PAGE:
Election to treat breach as a discharge of the contract consists in words or conduct which show unequivocally that the party who has such right of election intends to treat the contract as discharged.1 The election of the party who is not in default to treat the breach by the adversary party as discharging the party not in default from the performance of subsequent covenants, does not of itself amount to an election on his part to treat the contract as discharged so as to prevent him from maintaining an action on the contract for the breach thereof.2 If a life insurance company has repudiated liability upon its contract, the fact that subsequent premiums were neither paid nor tendered does not prevent the beneficiary from bringing an action upon the policy to recover the amount thereof less the unpaid premiums, on the death of the insured.3

5 United States. Harriman National Bank v. Seldomndge, 249 U. S. 1, -L. ed. -; Shubert v. Rosenberger, 204 Fed. 934, 45 L. R A. (N.S.) 1062.

Arkansas. Fletcher v. Verser, 79 Ark 271, 116 Am. St. Rep. 75, 96 S. W. 384.

Illinois. Ptacek v. Pisa, 231 111. 522, 14 L R. A. (N.S.) 537, 83 N. E. 221.

Kentucky. Seventh St. Planing Mill Co. v. Schaefer (Ky.), 99 S. W. 341, 30 Ky L Rep 623.

Maryland. Ady v. Jenkins, - Md -, 104 Atl 178.

Nevada. Bradley v. Nevada-Califor-nia-Oregon Ry., - Nev. -, 178 Pac. 006.

New York. Elterman v. Hyman, 192 N. Y. 113, 84 N. E. 937.

Washington. Garey v. Pasco, 89 Wash. 382, 154 Pac. 433; Bishop v. T. Ryan Const. Co., 106 Wash. 254, 18O Pac. 126.

See, on this subject, Codification of the Doctrine of Rescission, by Francis M. Burdick, 4 Columbia Law Review, 264, and Rescission of Executory Con-tracts, by C. B. M orison, 28 Law Quarterly Review, 398.

6 In re Hellams, 223 Fed 460; Feick v. Stephens, 250 Fed 185; Chamberlin v. Booth, 135 Ga. 719, 35 L. R. A. (N. S.) 1223, 70 S. E. 569; Mail & Times Publishing Co. v. Marks, 125 la. 622, 101 N. W. 458; Shaw v. Republic Life Ins Co, 69 N. Y 286; Rosenthal Paper Co. v. National Folding Box & Paper Co., 226 N. Y. 313, 123 N. E. 766.

7 See Sec. 3037.

1 Shaw v Republic Life Insurance Co., 69 N, Y. 286.

2 Shaw v Republic Life Insurance Co., 69 N. Y. 286.

See Sec. 3063 et seq.

If the declarations of the party who is not in default indicate an election to treat the contract as discharged, but his conduct in continuing to accept benefits thereunder indicates that he elects to treat it as in effect and that he waives his right to treat such breach as a discharge,4 the inference drawn from his conduct prevails over the inference from his declarations.5 Under a contract by which B agrees to advance certain funds to A, A's conduct in accepting advances waives B's default in not advancing as large amounts as he had agreed to advance; and even if A has notified B that he will terminate the contract because of B's default, his conduct in continuing to accept advances operates as a waiver of such notice.6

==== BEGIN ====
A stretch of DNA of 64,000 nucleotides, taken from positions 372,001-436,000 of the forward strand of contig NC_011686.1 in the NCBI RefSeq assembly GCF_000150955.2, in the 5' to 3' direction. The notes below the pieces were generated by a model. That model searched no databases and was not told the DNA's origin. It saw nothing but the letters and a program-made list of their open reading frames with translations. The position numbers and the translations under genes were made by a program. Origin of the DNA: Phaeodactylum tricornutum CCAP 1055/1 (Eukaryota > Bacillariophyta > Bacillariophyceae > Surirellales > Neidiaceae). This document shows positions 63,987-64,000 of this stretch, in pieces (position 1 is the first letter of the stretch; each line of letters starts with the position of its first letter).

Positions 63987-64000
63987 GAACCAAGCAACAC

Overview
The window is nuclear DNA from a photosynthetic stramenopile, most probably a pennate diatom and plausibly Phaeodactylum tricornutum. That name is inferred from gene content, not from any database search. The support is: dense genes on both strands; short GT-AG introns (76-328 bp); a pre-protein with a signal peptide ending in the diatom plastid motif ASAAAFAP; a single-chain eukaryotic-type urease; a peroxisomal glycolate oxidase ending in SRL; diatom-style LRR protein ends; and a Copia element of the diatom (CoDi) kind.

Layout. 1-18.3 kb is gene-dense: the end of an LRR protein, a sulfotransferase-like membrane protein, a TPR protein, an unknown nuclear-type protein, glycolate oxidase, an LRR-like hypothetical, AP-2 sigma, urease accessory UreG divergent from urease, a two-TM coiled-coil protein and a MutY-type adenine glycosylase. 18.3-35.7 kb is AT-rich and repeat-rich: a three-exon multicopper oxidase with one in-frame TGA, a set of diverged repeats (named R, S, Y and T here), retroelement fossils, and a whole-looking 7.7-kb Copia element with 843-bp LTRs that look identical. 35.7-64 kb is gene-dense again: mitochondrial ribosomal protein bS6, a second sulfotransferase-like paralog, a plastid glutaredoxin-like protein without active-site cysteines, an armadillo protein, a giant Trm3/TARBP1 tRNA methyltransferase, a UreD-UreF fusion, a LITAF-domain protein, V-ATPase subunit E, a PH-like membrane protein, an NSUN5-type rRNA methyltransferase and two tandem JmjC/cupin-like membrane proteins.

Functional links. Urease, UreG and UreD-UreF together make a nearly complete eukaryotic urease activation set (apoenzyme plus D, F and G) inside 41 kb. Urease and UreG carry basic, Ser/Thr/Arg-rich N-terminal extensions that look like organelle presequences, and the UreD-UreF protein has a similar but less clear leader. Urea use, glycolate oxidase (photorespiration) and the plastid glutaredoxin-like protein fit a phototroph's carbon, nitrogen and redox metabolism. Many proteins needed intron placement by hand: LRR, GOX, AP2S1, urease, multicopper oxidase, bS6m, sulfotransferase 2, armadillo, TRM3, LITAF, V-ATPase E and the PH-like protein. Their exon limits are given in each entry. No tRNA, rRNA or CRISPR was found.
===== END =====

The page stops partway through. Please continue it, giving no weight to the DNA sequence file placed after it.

Many of the questions involved in the nature of election are considered in connection with the election of the party in default to treat the contract as still in effect; and in accordance with general usage, they are discussed under waiver.7

3 Shaw v. Republic Life Insurance Co., 69 N. Y. 286.

'There is no doubt that the defendant repudiated all obligation to the plaintiff, and so declared to her. It would have been a useless act for her after that to have sought the defendant and made offer to pay the annual premium. Nor need she, though the defendant had refused future performance, act with effect until the death of her husband, the event which was contemplated by the contract as giving immediate right of action. It was then she sustained the injury which was the cause of damage to her, by the non-performance by the defendant of their contract. (See, in this particular, the remarks and illustration per Grover, J. [Burtis v. Thompson], in 42 N. Y. [2461.) We do not perceive that it altera the rule we have stated, that this contract is one of life Insurance, and that there might occur several or many occasions when by its stipulations the plaintiff might have precedent conditions to fulfill. It is no more incumbent upon a party to such a contract to offer performance of the conditions precedent, because they are many and of periodical recurrence, than upon the promisee who has but one act to perform The declaration of the promissor that he will not perform is an excuse for not offering to perform many and successive conditions, as well as one. For the same reason exists at the occurrence of each period for performance that it would be useless and unavailing to make tender while the declaration was not withdrawn (see Crist v. Armour, 34 Barb., 378)." Shaw v. Republic Life Insurance Co., 69 N Y. 286. 4 See Sec. 3037 et seq.

5 St. Regis Paper Co. v. Santa Clara Lumber Co., 186 N. Y. 89, 78 N. E. 701.

For cases in which acceptance of benefits precedes the attempt to treat the breach as a discharge, see Perry v. Ayres, 159 Cal. 414, 114 Pac. 46; Pacific Timber Co. v. Iowa Windmill & Pump Co., 135 la. 308, 112 N. W. 771.

6 St. Regis Paper Co. v. Santa Clara Lumber Co., 186 N. Y. 89, 78 N. E. 701.